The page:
In Thailand an almost similar ritual is celebrated with tow different but equally beautiful ceremonies. The Yi Peng and Loy Krathong light festival has its earliest roots in Brahmanic tradition but Buddhists later adopted it. For Buddhists, participating in these acts serves as a moment of reflection and allows people to let go of their personal demons and negativity. The flickering flames and lights symbolize their honouring of Buddha. Many also use this occasion to honor Phra Mae Khongkha, the Hindu water goddess.
The Loi Krathongs, small lotus shaped floating vessels made from banana stalks and decorated with incense, offerings, flowers and candles—are released into rivers and other bodies of water, creating an ethereal sight of serene beauty. The tradition of the floating flickering candles is thought to bring good luck and fulfill a variety of wishes.

Yi Peng Thailand

In Chiang Mai however the observation of the festival of lights is called Yi Peng and this is uniquely different. Instead of a water vessel, people release thousand of lighted lanterns, called Khom Loi, into the sky while making a wish. The sky transforms itself in a wonderful and surreal sea of little lanterns floating away. The spectacle is mesmerizing and magical. Prior to the big spectacle, the setting is joyful and serene as monks perform chants during an on-stage ceremony.

iStock_000030272054_Large

Japanese Festival of Lights- Obon

Quite similar to Loi Krahtiong is Obon is an annual Buddhist event in Japan. But in Japan it a thousand years old tradition for commemorating one’s ancestors. It is believed that each year during obon, the ancestors’ spirits return to this world in order to visit their relatives. Traditionally, lanterns are hung in front of houses to guide the ancestors’ spirits back home, obon dances (bon odori) are performed, graves are visited and food offerings are made at house altars and temples.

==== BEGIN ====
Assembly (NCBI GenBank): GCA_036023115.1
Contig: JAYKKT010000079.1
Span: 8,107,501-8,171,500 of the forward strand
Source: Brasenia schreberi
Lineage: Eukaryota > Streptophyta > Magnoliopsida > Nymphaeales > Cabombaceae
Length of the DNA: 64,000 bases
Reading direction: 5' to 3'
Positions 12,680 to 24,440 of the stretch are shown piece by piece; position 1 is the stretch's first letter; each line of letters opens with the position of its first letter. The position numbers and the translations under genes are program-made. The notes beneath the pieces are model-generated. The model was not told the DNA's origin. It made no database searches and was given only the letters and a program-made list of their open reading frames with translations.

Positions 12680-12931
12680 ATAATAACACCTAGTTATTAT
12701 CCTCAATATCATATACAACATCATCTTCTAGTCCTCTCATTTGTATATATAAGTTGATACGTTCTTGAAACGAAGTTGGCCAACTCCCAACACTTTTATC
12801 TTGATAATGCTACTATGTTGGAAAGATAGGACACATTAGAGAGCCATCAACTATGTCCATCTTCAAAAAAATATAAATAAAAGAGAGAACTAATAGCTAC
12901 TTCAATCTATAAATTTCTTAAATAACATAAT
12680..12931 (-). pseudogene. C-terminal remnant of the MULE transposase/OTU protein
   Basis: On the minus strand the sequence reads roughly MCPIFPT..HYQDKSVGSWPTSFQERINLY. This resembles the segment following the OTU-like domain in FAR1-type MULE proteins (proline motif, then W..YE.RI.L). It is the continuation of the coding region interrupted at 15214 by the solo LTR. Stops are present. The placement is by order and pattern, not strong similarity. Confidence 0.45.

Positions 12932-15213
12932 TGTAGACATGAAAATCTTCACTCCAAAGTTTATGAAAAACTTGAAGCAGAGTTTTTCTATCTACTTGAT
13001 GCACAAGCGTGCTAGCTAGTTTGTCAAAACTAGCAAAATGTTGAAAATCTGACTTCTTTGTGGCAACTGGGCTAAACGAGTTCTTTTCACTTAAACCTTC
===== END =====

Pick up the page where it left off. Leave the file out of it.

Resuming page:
At the end of Obon, floating lanterns are put into rivers, lakes and seas in order to guide the spirits back into their world. The customs followed vary strongly from region to region but are allover Japan considere as a time of healing, reflection and contemplation.

Obon is observed from the 13th to the 15th day of the 7th month of the year, which is July according to the solar calendar. But since the 7th month of the year roughly coincides with August rather than July according to the formerly used lunar calendar, Obon is still observed in mid August in many regions of Japan, while it is observed in mid July in other regions. The Obon week in mid August is one of Japan’s three major holiday seasons.

iStock_000032741416_Large

Jewish Festival of Lights – Hanukkah

Hanukkah means dedication and is another The Festival of Lights the world has to offer. It is a Jewish festival which begins on the Hebrew date of the 25th of Kislev and lasts eight days, through the 2nd of Tevet. This year 2015 that corresponds to sunset December 6, tthrough sunset December 14.

Hanukkah commemorates the victory of the Maccabees over the Hellenistic Syrians in a revolt that took place around 165 BC. The victory in itself was considered a miracle, but there is an additional explanation for the Hanukkah ritual. Once the Temple Mount in Jerusalem had been reclaimed, the Temple had to be rededicated. According to legend, only one jar of sacramental oil was found, enough for one day. Miraculously, the oil burned for eight days, thus the eight days of Hanukkah.

The most important Hanukkah ritual is the candle lighting. Jewish people light candles in a special candleholder called a menorah or a hanukkiah. Each night, one more candle is added. The middle candle, called the shamash, is used to light each of the other candles and it is lit every night. Therefore, on the first night of Hanukkah, two candles are lit (the shamash and the candle for the first night) and on the last night, there are nine lit candles.

Hannukah Blog

Create your own festival of lights at home and start a new annual ritual with our selection of wonderfully SCENTED CANDLES. May you find peace of mind and soften you soul.

This post is also available in: Dutch Spanish French German

Leave a Comment

Error: Please check your entries!